Violence into Art: “A Poetic Treatment Of My Experiences”
2nd July 2021
Jeu Jeu la Foille, also known as Victoria Hancock, is a performance artist whose show “Testy Manifesto” portrays the emotional journey of a domestic abuse victim. Influenced by personal experience, Jeu Jeu’s performance is a way of exploring the sides of abuse that are usually left in private. To experience this outstanding performance live, come to Guildford Fringe on Saturday 24th July in the afternoon.
Tell us a little bit about yourself and what you do.
What I do tends to take many forms, but primarily I’m a writer and a teacher, with a focus on puppetry and poetry. I lead a strange and scandalous double life as Jeu Jeu la Foille, who is my performance persona, and she allows my more serious and studious side to take a back seat now and then.
I have an endless fascination and curiosity for pretty much everything, the more fantastical the better, and the only thing that seems to slow me down is being in or near water.
What are your biggest influences?
From 2010 to 2019 I was a burlesque performer, and an added bonus of that was getting to see all sorts of cabaret and variety performance, and meeting a whole tribe of like-minded weirdos, who continue to inspire and challenge me. I trained as a clown and mime artist at a physical theatre school, so I’m drawn to performance styles on the circus/immersive/non-traditional spectrum.
But without a doubt, my biggest influence is Tom Waits, and were it not for him I may have never found my voice an artist and written my first solo show ‘Jeu Jeu la Foille’s Frontal Lobotomy.’
According to your blog post, the story behind Testy Manifesto was derived from personal experience. What inspired you to share it?
Going through an experience with intimate partner violence was the most harrowing and transformative thing that has ever happened to me. While I was in it my only goal was to survive and get through each day. When it finally ended – four non-molestation orders, three court appearances, two house moves and countless police interviews later – I was left with a lot of emotional pain, and so many questions. Why did this happen to me? Why does this happen to so many people? Any why isn’t everyone talking about it?
I began writing ‘Testy Manifesto’ in the spring of 2019, starting with little poems, as a way of staying grounded and processing it, and that gradually developed into the performance it is now. Since then lots more has happened in the public sphere with regard to domestic abuse and people are talking about it more openly; this spurred me on and kept me going when I was floundering and nothing I was creating seemed to make any sense.
I’ve ended up with a poetic treatment of my experiences with intimate partner violence, that encompasses activism, storytelling and some moments that I hope reveal the sides of victimhood we don’t usually see. There is also the healthy dose of irony, irreverence and silliness that Jeu Jeu is known for.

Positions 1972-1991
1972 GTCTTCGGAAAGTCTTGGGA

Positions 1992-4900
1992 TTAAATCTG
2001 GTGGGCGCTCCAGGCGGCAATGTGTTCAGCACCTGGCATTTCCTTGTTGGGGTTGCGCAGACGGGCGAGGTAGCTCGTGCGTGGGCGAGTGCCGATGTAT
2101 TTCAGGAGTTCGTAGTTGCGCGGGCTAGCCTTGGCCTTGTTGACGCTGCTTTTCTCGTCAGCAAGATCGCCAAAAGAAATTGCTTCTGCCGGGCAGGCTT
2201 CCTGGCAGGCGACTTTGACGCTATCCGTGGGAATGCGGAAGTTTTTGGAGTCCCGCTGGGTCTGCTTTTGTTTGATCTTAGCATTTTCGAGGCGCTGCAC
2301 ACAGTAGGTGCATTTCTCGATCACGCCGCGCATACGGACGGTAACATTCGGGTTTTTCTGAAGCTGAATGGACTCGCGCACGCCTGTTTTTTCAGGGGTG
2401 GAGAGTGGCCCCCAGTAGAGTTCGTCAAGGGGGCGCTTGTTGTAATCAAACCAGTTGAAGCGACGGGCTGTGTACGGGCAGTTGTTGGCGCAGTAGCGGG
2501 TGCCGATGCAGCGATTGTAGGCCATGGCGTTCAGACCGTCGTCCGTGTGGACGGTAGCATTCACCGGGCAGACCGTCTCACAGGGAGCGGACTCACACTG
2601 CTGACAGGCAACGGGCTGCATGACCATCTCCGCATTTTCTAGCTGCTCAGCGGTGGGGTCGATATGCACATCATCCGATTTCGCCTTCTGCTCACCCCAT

What were the obstacles you had to overcome when creating this performance?
You mean apart from breaking down in tears every time I tried to write or rehearse any of it?! There was a lot of stickiness to move through, a great deal of mental wrestling. Words are extremely powerful, and I’ve had to remind myself to stay playful with the material, and not try to pre-empt or mitigate the audiences experience of it. Friends and family that saw the in-progress performances or read the script have found it hard to take, as I did such an Oscar-winning performance of pretending everything was fine while the abuse was happening. The challenge has been to keep it as personal and authentic as possible, without being too preachy, prescriptive or graphic, but still take risks and push myself as a creator. I’ve dubbed it my ‘difficult second album.’
Is there any healing advice you would like to share with SATEDA’s audience?
For survivors I’d say give it time and be extremely gentle with yourself. I was so impatient with my recovery, I used to think ‘Well there’s no immediate danger anymore, so why haven’t I pinged back to my normal happy, busy self already?’ It really doesn’t work like that. I found attending the Freedom Program and reading the accompanying book ‘Living with the Dominator’ very helpful to combat the isolation and shame I felt initially, and for the past eighteen months I’ve regularly seen a counsellor who has knowledge of domestic abuse. Most importantly I’d say, find your joy – it’s an opportunity to focus on yourself and discover what truly lights you up, in whatever way that’s possible for you.
Could you share with us your website and social media links, as well as performance dates?